Babies have a very powerful sucking reflux that needs to be satiated. Babies have a hand-to-mouth reflex too, which causes them to place their hands, fingers, or fists into their mouth as a way to comfort and soothe themselves. You can also try pacifiers when in a pinch. If baby is breastfed, let him feed on demand as much as possible. Bottom line, let your colic baby use their natural refluxes to comfort and soothe themselves.
9. Get fresh air
Something about the fresh air is magical. When I couldn’t soothe Griffin or Paloma, I’d always bundle us up and head outdoors. The sun, the wind, the birds chirping, the movement, all of these elements helped to shift the mood and comfort my babies.
10. Take warm baths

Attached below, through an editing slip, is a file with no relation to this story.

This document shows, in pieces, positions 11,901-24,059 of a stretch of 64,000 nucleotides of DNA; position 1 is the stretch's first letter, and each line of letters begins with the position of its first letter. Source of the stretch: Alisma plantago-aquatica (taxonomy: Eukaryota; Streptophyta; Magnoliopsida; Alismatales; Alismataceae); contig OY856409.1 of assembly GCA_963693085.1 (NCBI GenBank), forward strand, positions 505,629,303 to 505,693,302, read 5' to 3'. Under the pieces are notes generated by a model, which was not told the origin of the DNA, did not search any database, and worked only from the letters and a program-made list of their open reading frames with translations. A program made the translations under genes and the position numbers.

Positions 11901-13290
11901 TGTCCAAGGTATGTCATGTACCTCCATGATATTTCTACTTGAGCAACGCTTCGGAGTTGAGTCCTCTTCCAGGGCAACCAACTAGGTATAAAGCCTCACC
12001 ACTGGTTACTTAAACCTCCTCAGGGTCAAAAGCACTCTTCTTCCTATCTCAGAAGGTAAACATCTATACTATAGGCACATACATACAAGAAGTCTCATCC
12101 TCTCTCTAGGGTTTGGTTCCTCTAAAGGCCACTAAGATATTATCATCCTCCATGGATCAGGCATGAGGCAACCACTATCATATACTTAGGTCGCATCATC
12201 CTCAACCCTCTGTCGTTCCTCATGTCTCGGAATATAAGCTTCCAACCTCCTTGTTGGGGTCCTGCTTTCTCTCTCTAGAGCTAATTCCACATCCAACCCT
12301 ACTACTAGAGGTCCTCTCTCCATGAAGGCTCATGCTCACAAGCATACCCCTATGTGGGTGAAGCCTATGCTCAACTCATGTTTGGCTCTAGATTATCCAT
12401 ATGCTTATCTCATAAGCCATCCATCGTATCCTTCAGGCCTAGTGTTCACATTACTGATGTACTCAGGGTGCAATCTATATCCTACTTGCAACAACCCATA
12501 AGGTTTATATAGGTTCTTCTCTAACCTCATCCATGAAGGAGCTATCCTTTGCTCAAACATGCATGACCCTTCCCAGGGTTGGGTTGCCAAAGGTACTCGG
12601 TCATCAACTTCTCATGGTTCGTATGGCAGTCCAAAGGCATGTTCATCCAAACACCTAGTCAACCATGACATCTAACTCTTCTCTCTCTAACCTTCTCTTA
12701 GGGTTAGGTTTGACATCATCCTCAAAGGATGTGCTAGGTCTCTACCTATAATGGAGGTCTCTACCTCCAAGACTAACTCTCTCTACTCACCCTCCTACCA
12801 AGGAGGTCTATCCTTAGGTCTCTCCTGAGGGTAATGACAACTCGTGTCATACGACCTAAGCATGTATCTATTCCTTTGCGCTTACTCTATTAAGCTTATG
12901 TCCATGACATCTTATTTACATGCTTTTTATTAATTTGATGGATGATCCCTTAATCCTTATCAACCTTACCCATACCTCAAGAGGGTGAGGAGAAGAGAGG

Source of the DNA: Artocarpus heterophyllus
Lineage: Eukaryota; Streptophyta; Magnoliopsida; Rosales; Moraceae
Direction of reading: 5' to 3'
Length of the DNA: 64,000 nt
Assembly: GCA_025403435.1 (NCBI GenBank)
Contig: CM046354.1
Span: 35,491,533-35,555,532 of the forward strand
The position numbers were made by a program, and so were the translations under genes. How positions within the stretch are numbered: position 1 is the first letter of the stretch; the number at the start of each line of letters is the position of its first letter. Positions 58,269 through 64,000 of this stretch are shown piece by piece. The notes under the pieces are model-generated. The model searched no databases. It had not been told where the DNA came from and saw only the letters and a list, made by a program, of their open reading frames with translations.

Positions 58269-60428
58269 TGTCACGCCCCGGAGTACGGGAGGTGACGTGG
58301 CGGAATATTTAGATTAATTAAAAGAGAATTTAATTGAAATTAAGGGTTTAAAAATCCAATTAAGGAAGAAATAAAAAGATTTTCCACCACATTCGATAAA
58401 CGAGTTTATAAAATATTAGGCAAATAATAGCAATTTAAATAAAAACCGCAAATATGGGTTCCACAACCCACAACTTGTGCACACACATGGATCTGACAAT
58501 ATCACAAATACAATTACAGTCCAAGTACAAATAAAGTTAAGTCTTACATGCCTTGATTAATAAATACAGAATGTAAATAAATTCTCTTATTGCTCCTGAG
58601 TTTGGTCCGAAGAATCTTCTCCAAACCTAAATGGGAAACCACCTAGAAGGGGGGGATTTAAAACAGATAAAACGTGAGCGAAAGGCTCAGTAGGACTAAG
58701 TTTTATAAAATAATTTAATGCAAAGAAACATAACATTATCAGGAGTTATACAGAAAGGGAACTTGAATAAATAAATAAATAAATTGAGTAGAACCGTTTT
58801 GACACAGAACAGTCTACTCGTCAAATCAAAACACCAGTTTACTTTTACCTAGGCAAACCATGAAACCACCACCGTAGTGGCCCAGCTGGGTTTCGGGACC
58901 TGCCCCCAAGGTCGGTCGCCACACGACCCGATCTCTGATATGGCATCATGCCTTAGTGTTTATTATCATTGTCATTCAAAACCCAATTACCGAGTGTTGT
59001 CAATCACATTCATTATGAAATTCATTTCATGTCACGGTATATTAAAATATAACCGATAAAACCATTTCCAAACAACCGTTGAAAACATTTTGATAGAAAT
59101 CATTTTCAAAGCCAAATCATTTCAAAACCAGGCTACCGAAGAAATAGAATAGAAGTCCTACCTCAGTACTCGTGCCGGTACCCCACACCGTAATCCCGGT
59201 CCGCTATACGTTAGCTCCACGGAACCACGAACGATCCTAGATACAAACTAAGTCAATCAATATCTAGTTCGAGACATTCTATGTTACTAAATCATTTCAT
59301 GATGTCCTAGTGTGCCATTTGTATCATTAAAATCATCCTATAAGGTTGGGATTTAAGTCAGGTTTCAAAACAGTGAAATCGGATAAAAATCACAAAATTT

Alternatively, some babies love a warm bath. It can help soothe their tummies, as well as their spirits. You don’t have to add any soap or bubble bath. Just warm water and a peaceful bathroom environment. You can also warm a wash cloth and put it on baby’s tummy if you don’t want to draw a bath every day.
11. Create movement
With Griffin, I would rock him for hours in my arms. With Paloma, I’d bounce her on an exercise ball for hours. Some moms walk around the house with baby in a sling or put baby in the stroller and walk the neighborhood. Swings and vibrating recliners/rockers can also be fantastic tools for parents of colicky children. Do whatever works for you! The point is movement can calm and soothe an upset child.
12. Do bodywork
Certain baby exercises can do wonders for releasing trapped gas. You can try doing bicycle legs, bent legs, or put their bellies on your thighs for gentle pressure. You can also do gentle baby massage.